A Living Legacy at Sweet Creek Forest

When Mat Purvis moved to Oregon in the early 1970s, he was excited to spend more outdoors. Growing up in urban Atlanta, Mat was accustomed to camping, hiking, and fishing but had always dreamed of owning a wilderness property. As a young physician with spare time, Mat leapt at an opportunity to pursue his dream when a colleague offered to sell him a tract of forest on Sweet Creek.

Through the early seasons of his tenure, Mat would take advantage of weekends and slow days to plant Douglas Fir in Oregon’s Coast Range. Previous owners had clear-cut the property, and only riparian hardwoods and a few rogue firs remained, holding Sweet Creek like a protective pair of parentheses. With his enduring southern accent, Mat shares that “the greatest days were spent planting trees on the property. I had only been in Eugene for a few years, and being on the land was a great way to identify with Oregon and the natural resources found here.” Slipping and sliding on scree, Mat fought his way uphill weekend after weekend, replanting dozens of acres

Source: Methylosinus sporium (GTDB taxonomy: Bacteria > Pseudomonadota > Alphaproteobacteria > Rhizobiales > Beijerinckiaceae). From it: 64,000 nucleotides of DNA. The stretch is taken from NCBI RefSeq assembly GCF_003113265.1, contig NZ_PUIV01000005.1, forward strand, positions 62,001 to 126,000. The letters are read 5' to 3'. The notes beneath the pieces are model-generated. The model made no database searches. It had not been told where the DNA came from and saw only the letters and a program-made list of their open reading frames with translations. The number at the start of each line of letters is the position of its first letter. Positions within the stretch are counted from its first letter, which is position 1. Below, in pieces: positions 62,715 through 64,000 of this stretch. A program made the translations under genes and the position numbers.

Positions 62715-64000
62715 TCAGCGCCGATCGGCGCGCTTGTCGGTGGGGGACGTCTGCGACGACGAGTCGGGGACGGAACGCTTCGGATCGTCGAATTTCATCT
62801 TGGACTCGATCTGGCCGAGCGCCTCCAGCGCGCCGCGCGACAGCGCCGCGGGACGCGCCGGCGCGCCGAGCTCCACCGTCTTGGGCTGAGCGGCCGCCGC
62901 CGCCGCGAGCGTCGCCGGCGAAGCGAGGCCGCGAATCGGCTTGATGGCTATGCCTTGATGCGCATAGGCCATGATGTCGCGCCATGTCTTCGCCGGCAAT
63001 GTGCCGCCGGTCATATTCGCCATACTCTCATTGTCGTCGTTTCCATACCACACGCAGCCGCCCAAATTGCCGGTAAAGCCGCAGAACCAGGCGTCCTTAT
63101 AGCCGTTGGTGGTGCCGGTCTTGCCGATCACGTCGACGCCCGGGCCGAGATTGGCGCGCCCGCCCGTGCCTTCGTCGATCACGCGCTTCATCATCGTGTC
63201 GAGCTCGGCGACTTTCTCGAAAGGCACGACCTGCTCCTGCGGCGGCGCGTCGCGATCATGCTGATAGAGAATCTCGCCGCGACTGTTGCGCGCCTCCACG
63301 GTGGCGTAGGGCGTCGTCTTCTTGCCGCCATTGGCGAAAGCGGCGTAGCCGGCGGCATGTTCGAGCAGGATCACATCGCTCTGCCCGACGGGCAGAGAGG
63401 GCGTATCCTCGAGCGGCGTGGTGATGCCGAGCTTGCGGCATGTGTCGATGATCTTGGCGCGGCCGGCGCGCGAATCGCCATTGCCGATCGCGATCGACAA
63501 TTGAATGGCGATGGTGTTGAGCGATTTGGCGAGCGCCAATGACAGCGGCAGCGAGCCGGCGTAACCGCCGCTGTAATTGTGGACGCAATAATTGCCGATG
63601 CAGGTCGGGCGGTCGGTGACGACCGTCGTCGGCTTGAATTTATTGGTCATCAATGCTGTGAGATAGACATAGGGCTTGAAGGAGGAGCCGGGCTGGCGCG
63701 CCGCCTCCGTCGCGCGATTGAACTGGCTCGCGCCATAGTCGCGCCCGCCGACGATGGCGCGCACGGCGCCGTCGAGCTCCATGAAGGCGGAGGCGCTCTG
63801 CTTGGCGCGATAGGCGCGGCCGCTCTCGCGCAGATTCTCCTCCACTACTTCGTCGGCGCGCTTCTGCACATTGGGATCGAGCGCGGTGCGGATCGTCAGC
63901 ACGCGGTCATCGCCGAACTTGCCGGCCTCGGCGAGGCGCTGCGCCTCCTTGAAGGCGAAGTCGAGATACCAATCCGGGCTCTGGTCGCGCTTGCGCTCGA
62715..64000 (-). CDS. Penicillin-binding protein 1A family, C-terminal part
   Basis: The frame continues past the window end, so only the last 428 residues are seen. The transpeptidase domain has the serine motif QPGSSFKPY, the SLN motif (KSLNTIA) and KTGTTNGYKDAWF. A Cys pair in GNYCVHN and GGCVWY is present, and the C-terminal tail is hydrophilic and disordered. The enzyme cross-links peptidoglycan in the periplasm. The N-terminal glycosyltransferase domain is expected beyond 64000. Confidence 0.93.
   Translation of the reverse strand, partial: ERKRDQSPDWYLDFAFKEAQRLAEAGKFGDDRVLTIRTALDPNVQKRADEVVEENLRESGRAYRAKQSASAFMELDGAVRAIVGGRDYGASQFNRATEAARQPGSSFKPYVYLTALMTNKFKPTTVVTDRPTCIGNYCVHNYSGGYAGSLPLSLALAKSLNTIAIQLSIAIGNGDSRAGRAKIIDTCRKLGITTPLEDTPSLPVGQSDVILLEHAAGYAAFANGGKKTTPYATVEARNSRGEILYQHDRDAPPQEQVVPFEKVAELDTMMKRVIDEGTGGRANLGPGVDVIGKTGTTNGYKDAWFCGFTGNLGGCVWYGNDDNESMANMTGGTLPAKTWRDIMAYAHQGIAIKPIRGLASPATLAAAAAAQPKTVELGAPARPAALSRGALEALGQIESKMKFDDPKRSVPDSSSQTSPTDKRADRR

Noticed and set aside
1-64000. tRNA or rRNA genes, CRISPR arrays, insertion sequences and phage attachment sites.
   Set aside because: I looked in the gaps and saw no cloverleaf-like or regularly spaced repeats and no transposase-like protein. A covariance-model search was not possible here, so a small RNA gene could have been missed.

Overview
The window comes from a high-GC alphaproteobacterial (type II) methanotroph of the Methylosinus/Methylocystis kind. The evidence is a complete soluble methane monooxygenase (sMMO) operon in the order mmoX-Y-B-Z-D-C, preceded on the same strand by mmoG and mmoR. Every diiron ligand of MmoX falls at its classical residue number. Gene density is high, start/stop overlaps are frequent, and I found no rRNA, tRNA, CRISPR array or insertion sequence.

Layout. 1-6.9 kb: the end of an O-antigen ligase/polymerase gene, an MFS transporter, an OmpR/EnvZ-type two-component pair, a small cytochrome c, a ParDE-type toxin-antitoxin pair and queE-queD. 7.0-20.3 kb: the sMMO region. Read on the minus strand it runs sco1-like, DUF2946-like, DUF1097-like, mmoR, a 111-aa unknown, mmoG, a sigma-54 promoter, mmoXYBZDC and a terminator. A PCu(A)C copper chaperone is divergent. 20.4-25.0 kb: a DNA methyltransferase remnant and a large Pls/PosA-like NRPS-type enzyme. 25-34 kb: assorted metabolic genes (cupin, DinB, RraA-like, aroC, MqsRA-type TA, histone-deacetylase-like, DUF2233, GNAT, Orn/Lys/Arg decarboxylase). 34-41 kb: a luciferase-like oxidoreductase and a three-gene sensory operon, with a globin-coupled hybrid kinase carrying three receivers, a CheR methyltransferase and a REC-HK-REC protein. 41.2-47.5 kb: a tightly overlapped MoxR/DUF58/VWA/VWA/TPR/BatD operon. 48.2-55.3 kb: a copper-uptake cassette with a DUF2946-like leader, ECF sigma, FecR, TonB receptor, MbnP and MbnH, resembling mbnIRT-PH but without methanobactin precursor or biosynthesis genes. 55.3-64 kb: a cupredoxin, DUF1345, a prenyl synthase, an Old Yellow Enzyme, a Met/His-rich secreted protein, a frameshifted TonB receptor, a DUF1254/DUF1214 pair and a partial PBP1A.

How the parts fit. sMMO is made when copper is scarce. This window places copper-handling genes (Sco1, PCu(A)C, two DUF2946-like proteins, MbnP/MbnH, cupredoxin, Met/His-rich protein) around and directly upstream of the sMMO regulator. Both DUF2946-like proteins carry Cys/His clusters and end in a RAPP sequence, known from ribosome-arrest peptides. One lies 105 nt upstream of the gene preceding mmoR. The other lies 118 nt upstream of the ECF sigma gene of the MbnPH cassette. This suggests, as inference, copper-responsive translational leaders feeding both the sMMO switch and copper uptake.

As Mat’s family grew, the property provided a wild destination for summer camping, fishing, and swimming. When recalling his time spent along the creek, Mat chuckles as he admits he remembers fishing but can’t remember ever catching a fish. As the decades passed, the young forest on Sweet Creek’s ridges grew, and Mat’s medical practice grew too. Visits to the property became fewer, and focused more on enjoying the natural world and the benefits of his early days spent planting the hillsides.

After 45 years of caring for the land, Mat and his family reached a time to make decisions about the property’s future. “We explored many options and decided that donating it back to the natural world had the most meaning. Rather than selling the property for a profit, I was able to work with the Trust to achieve my goal of preserving this wild place for nature.” In December 2023, the Purvis family completed the donation of Sweet Creek Forest to the Trust. Since his first forays up the bald slopes of Sweet Creek, Mat’s forest has grown into 50-foot timber stands. Each fall, Coho salmon make their way up the creek to spawn, and deer, bear, and elk find food and shelter in the recovering landscape. Along with his fir trees, Mat’s legacy will continue to grow for decades to come.